Petros Moris, Alone


In 1985, a few years after they settled in my hometown, Lamia, my parents participated in a GLSL program (General Secretariat for Lifelong Learning). The program included the delivery of mosaic lessons to primary school children. It also involved the production of a mosaic project in collaboration with the children who participated in the program. Part of the whole project was the mosaic to be permanently installed in a public space. The work was finally installed in a municipal playground in the city center, in a plot that was expropriated due to archaeological finds. As a child, my visits to the specific playground were not regular. I can confidently say that I had been there about five times the most in my whole life. For this reason, I could only vaguely recall the subject and the composition of the mosaic. I can somewhat remember its earthy colours of pink and yellow marble. I can roughly bring to mind its general style, a fusion of pre-cubism, socialist realism and children’s book illustration.


My parents studied mosaic in Ravenna, where they met each other and fell in love. My personal relation to the studio they still maintain in Lamia was quite problematic from the time I can remember myself and till I left my hometown to study. I was insistently reacting to my involvement in their professional activity and my systematic help in the studio at that time. This turned me passionately towards computer science during my school years, planning to study programming and network security. In this scientific field I assumed that I could find my distance from the manual practice and the aesthetic range of applications of mosaic and craft in general. Nevertheless, I eventually studied visual arts.


I decided to pay a visit at the playground a hot afternoon last August, when I happened to be in town. The plot was surrounded by multi-storey apartment buildings. From the first minute of my arrival I got conquered by a thin feeling of disappointment. After scanning with my eyes the few square meters of the space that were not covered with vegetation, obsolete recreational equipment, benches and dried leaves, I concluded that my parents’ mosaic had been removed from the site. For some moments my gaze wandered randomly on the blind walls of the surrounding buildings that were on their larger part covered with rough, sprawling graffities. Apart from a poorly designed sign that read “Lamia”, most of the graffities (or at least the ones I could actually decipher) were in fact the tag of a solely guy that signed with the alias “Alone”. Alone’s graffities ranged typologically from sketchy “tags” to crappy “bombs” that almost overlapped each other on the walls of the west side of the playground. Among them, a slightly more sophisticated graffiti, around three by two meters size, was standing in a distance from the wall, on what it looked like a mismatched brick pedestal. Like the rest of the graffities, it featured the signature “Alone” with bold capital letters. The whole background was painted with silver spray paint, while the letters were outlined in black. Yellow and green stencilled flowers were sprayed over the silver surface, most likely in retrospect, by another graffiti writer. The whole composition was completed by a small sprayed heart and a couple of additional tags, painted in blue.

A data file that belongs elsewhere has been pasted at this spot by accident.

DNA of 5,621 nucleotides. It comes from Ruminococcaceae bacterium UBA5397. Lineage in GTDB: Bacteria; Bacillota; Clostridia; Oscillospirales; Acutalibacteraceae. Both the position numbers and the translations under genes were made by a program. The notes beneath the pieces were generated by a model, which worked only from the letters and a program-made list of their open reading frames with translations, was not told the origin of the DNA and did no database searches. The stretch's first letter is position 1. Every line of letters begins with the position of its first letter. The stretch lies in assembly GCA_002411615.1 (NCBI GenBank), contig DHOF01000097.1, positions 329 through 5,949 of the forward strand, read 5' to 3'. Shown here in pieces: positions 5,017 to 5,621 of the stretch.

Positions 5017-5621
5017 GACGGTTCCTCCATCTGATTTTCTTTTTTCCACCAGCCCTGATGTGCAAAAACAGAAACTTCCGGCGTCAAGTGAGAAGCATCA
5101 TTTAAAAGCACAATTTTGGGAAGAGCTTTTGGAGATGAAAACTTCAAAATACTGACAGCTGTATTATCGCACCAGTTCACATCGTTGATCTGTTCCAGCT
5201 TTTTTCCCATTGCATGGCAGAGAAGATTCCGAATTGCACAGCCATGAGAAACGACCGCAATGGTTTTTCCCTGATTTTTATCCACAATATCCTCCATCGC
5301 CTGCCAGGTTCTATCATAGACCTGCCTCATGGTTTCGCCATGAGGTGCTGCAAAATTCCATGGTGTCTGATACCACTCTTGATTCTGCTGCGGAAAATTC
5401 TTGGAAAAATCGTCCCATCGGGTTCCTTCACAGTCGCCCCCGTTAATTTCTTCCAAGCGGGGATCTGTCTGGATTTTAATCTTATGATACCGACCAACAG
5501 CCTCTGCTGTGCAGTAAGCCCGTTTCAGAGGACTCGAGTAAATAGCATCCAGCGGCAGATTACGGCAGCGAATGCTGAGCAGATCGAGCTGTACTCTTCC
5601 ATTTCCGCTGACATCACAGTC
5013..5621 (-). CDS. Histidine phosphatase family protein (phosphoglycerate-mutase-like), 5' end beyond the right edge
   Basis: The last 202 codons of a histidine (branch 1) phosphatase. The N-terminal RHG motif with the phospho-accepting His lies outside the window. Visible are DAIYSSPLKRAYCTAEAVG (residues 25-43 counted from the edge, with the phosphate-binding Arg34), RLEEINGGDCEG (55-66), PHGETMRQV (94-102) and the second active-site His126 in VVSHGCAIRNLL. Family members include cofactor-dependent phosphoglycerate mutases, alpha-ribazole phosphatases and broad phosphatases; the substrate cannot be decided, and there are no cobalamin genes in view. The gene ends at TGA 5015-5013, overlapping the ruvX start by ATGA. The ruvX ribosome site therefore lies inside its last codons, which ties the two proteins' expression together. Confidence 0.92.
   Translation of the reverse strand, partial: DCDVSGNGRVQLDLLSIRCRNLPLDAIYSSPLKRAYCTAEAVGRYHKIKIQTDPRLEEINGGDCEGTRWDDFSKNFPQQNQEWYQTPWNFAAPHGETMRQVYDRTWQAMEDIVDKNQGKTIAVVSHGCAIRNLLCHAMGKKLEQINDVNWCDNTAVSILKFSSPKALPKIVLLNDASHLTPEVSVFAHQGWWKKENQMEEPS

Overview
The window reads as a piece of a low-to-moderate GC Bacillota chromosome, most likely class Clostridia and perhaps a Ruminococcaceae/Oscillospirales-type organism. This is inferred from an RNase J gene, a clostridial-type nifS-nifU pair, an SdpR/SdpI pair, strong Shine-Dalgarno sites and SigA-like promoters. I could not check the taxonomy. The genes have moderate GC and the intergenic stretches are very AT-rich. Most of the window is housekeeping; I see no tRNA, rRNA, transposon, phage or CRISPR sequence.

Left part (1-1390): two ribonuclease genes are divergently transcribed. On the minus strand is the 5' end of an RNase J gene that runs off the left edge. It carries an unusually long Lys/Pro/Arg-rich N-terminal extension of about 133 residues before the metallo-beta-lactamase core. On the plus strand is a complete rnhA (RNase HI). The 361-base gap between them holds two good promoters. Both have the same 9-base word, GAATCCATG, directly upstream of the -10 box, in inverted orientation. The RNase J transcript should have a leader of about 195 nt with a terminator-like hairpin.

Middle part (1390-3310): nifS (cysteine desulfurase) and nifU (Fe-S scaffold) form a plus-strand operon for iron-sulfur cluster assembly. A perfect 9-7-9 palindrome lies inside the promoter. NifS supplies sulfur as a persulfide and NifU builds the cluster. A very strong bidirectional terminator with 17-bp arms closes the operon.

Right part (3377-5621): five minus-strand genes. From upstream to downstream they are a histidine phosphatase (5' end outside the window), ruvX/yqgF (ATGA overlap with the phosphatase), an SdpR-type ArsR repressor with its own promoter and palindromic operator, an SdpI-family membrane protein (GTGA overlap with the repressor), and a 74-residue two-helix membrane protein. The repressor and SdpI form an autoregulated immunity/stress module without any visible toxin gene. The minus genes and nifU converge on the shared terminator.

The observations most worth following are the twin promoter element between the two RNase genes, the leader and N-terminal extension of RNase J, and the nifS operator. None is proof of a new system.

As I approached slowly towards the “masterpiece” of Alone’s unlawful art, I immediately understood why the whole graffiti caused me from the beginning an awkward but elusive uncanny feeling: at five meters distance it was already apparent that Alone’s thick silver spray paint had found as a landing surface the very mosaic for which I visited the playground in the first place.